Tuesday, April 6, 2010

Horizontal in a Vertical World

Over the past week, I have been remembering The Widow in Michael Meyer's Last Days of Old Beijing, stamping her foot on the ground of her hutong neighborhood and saying, "Connected." I know how she felt--Hong Kong makes me dizzy.

In Bangkok, I live in a house, walk down a Thai version of a hutong to buy my food, and can get almost everything I need from neighborhood stalls and small shops. I don't know anybody's names with a couple of exceptions but I know their faces and their smiles and we always exchange greetings when we meet. I take the subway to go to other neighborhoods but once in them, my feet are usually firmly on the ground except when I go to a shopping palazzo to buy books. My home is a city of millions but it exists on a very human scale.

In Beijing, I stay in an old neighborhood in a courtyard house where I am surrounded by a family. The matriarch and I talk without language; she advises me on how to dress for winter chill and I sympathize with her black eye and rakishly bandaged forehead that occurred during a wild nightmare when she fell out of bed. She goes out to buy green vegetables and eggs every day from street vendors and I walk for hours along streets with one-story buildings that are filled with vitality and music and color and food and children and the people who love them. These are the areas that make me love Beijing--the newer high-rise areas are like reverse ghost-towns filled with incredible extravaganzas of glass and steel and concrete and no people. I walk through them shuddering and wondering when the neutron bomb had struck and how I missed it--or if this is the time of the Rapture and I of course am Left Behind.

The area of Hong Kong where I am--Kowloon to be exact--is what Beijing seems to be striving for--high-rises and shopping malls and people all together in a gigantic mass of vertigo. Behind one large, expansive shopping area is a huge park, but from the street you would never know it, were there not signs giving the secret away. There are a row of stunning banyan trees, but they seem artificial in the midst of so much artifice. Grey is the color of Kowloon to me--and even the harbor, as beautiful as it is, seems a backdrop for the skyline of Hong Kong Island, or a framed exhibit seen from the windows of the nearby Art Museum.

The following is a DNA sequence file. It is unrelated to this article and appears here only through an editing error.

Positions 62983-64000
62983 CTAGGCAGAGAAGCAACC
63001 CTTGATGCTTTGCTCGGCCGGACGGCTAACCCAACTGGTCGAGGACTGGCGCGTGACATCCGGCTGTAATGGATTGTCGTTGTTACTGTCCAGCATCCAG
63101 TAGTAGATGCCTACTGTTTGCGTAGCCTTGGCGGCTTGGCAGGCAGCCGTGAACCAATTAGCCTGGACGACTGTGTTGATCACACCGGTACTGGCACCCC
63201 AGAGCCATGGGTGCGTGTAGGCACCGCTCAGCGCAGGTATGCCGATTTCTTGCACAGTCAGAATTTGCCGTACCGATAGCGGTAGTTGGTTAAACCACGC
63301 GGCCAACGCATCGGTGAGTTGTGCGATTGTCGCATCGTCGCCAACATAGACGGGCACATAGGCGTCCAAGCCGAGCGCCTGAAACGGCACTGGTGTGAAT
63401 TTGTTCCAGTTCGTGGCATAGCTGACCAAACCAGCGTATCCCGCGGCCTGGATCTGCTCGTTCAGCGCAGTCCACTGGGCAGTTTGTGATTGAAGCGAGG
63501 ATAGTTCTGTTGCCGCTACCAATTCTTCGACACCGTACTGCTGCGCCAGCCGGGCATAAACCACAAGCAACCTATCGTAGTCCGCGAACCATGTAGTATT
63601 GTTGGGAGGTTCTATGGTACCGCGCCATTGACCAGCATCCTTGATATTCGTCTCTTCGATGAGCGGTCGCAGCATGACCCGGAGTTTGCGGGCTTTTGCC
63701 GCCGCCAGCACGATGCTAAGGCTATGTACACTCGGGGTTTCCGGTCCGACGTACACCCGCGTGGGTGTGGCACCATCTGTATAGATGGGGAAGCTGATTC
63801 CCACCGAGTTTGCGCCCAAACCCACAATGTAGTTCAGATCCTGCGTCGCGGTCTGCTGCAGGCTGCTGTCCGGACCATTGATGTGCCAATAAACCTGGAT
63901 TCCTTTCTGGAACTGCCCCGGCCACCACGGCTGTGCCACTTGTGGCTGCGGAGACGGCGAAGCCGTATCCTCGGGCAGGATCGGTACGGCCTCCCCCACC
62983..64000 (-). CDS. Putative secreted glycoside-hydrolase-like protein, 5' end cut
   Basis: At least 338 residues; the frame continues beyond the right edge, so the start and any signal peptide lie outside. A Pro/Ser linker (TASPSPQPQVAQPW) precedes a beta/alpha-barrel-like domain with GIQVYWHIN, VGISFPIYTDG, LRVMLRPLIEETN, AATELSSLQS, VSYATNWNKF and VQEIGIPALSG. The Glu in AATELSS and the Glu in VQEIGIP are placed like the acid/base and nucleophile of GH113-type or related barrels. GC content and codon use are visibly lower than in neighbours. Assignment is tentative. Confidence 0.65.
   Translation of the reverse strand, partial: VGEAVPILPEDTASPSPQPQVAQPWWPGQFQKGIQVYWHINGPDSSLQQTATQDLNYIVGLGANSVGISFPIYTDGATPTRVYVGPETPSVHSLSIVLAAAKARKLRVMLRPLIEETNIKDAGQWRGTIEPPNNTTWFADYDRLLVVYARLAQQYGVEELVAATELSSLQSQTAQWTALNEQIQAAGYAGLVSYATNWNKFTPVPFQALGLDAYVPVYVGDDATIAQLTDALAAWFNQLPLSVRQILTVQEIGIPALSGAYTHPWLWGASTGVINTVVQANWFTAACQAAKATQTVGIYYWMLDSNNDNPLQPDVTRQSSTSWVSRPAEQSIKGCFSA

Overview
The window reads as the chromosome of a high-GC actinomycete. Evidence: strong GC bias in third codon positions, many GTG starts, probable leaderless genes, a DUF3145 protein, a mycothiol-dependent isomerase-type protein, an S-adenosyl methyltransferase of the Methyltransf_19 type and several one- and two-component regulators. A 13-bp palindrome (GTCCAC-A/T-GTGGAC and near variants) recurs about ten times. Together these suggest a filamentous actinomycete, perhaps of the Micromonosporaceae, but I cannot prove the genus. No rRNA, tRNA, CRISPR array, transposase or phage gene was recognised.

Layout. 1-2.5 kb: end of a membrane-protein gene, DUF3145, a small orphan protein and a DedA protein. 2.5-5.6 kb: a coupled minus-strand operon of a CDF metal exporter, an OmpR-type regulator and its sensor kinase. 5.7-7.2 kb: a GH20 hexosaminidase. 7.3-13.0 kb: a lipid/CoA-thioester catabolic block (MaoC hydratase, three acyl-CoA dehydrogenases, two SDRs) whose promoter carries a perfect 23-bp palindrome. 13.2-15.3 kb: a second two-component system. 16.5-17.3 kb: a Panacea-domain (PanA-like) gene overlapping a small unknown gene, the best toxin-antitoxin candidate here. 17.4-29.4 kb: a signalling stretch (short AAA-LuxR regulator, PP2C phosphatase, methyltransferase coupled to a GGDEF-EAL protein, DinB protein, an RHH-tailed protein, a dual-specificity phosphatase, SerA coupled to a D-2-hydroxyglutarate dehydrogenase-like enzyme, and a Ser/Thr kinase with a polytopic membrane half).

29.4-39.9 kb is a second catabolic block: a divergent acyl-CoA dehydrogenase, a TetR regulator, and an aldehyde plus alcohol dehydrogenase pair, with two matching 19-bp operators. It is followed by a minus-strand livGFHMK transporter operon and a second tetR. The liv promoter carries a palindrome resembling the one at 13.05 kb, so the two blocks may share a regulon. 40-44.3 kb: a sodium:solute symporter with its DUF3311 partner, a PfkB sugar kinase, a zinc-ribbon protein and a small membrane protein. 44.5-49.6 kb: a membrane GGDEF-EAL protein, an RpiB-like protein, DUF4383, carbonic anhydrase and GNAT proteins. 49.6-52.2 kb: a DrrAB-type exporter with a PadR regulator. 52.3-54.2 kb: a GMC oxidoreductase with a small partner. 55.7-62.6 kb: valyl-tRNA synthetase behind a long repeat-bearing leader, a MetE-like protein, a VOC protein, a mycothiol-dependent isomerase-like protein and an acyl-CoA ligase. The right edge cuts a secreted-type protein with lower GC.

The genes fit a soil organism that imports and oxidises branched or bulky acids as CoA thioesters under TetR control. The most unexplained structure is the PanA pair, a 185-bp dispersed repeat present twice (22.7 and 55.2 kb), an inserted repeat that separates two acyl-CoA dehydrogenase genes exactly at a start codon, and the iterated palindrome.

I woke up this morning realizing that the residential areas I have walked in search of are all around me and that Chung King Mansions with its thousands of rooms is replicated all over this city. I have lived in no place like this except for my brief time in Manhattan when I was sixteen.

I am a peasant--it's in my blood--centuries of Irish and German forebears who believed in the power that came from their relationship with the soil. I love cities, but only those that let me feel the earth firmly beneath my feet. I look at the windows that surround the air outside my room in every direction, and my head swims.

In Beijing the matriarch walks with bags of green leafy vegetables, an old man sells garlands of jasmine on a Bangkok sidewalk, Hari, under artificial light at my guest house's reception desk,remembers fishing in the mountains of Nepal, and somewhere I hope The Widow still stomps her foot in a gesture of connection.

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